My love for the instrument, band, and music itself grew as I improved and was able to play more challenging music and take pride in my abilities. Of course, the wonderful teachers and directors I've had along the way have certainly helped as well. 

Now, I absolutely love music—studying, listening, playing, performing, and even writing it. So much so that it has become my dream career to be a professional musician, as a member of a major orchestra. You know, the ones that get to record soundtracks for movies and television shows. Who
knows if it will ever happen, but hey, a girl can dream, right?

What about you? What about music do you love? Let me know in comments! 

Thursday, February 19, 2015

Book Review of the Month: February 2015

So in case you haven't read my profile yet, I'll let you know now: I love books. Ever since I learned to read, I've had my nose in a book. Not a bad way to spend my time, in my opinion. As a result of my reading habits, I happen to read well above my grade level, have an expansive vocabulary, and excel in English class. And, as an added bonus, I have a extensive list of excellent books to recommend to you! I'll be starting a "Book Review of the Month" post, but if I find something really great along the way, there might be an extra review thrown in the mix!

February's book of the month is actually a series: The Luxe series by Anna Godbersen. This is a collection of four books (The Luxe, Rumours, Envy, and Splendor), set in the late 1890's in Manhattan.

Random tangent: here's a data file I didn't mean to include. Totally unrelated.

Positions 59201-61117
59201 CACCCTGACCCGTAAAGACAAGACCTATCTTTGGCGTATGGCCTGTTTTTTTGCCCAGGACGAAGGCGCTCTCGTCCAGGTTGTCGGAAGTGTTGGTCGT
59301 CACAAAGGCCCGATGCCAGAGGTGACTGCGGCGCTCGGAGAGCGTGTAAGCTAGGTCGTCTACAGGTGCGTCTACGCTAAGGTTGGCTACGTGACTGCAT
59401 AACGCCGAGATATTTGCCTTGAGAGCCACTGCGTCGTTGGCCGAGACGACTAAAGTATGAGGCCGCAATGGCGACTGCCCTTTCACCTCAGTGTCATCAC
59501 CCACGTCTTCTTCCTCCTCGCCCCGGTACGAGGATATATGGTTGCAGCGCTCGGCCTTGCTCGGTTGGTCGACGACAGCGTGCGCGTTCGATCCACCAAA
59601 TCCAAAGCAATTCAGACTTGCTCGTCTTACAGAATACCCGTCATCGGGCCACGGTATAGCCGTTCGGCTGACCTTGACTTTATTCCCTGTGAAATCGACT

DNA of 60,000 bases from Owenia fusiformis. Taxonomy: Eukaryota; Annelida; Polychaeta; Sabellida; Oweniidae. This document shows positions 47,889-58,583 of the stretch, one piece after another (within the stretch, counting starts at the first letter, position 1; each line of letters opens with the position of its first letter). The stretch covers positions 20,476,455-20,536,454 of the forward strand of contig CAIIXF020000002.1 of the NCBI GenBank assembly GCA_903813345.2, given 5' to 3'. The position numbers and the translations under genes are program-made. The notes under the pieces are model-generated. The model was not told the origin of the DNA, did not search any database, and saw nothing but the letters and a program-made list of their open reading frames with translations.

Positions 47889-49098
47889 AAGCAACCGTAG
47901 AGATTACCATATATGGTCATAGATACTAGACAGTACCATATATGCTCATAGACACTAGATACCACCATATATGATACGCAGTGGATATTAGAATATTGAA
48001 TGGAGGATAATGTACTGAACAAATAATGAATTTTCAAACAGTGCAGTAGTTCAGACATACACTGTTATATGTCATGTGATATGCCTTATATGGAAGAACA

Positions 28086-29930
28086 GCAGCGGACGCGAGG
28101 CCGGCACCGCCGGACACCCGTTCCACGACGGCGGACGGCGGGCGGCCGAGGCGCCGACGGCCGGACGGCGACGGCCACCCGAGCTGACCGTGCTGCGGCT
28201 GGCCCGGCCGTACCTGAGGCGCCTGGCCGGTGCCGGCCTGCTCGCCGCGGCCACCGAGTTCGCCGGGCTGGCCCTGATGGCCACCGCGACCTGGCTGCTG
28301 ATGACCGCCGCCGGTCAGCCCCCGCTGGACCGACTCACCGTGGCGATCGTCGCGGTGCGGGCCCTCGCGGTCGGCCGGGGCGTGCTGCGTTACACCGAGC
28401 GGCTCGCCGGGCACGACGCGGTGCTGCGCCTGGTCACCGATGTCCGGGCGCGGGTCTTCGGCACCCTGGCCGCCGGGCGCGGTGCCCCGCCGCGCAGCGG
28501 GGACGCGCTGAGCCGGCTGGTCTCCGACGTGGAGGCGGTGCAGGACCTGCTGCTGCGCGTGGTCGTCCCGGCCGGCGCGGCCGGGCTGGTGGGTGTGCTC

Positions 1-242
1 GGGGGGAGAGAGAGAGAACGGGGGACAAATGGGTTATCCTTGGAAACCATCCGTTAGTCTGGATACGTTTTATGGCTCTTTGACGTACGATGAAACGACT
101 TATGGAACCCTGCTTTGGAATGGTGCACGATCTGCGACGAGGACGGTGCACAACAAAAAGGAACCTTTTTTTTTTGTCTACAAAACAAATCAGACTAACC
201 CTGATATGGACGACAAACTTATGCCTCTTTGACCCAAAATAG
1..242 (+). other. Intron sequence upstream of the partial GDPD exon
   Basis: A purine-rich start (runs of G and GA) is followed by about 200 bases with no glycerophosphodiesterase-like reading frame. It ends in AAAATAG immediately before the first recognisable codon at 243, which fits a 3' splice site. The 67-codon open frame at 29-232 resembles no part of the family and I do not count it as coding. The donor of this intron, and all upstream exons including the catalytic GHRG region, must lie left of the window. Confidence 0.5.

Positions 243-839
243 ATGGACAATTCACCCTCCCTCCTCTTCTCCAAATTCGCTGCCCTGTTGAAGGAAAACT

Now, in case you don't remember much from your U.S. History class, or in case you never had one, the late 1800s was an era known as the Gilded Age. The term "gilded" means for something- usually a base metal or wood- to be covered in gold, and this era reflects that. It was one that looked great on the surface, but hid some really nasty stuff, like poverty and corruption. (Fun fact: the name was coined by American author Mark Twain!)

The books follow the lives of some of New York's favorite families, long-standing members of the highest level of New York society.
There's the Hollands, chiefly the "prim and proper" Elizabeth Holland, and her younger, wilder, and more Romantic sister, Diana Holland. 
There's the Hayeses, well, Hayes, mainly... Penelope. While her parents are somewhat involved, and her "prodigal" brother shows up some in book two, Penelope is the real queen here. 
There's the Schoonmakers, particularly bachelor Henry Schoonmaker, although his father and stepmother play relatively important roles as well. 

And then there's the characters of the lower classes who have no less important roles to play: 
Will Keller, the Hollands' carriage driver. 
Lina (short for Carolina) Broud and her sister Claire: maidservants for the Hollands. 
Tristan: a boy who works at a department store, Lord & Taylors, who picks up a fairly important role further along in the story. 

These books are full of romance, scandals, lies, rumors, jealousy, and historical references. You can't even describe it as a "love triangle"- it's more of a love web. Actually the whole thing is one big, twisted, web of love and lies... and also a little bit of death. 

And it's wonderful. 

I read the second book, Rumors, in a day and a half. I laughed, I cried, and I couldn't put it down, and I blew through the others nearly as fast. The ending may not have been exactly what I'd hoped for, but it was brilliant all the same. 

I highly recommend these books to anyone who likes historical fiction, romance, mystery, or any combination thereof. 

If you have a favorite book or any suggestions for what next month's book review should be on, leave them in comments!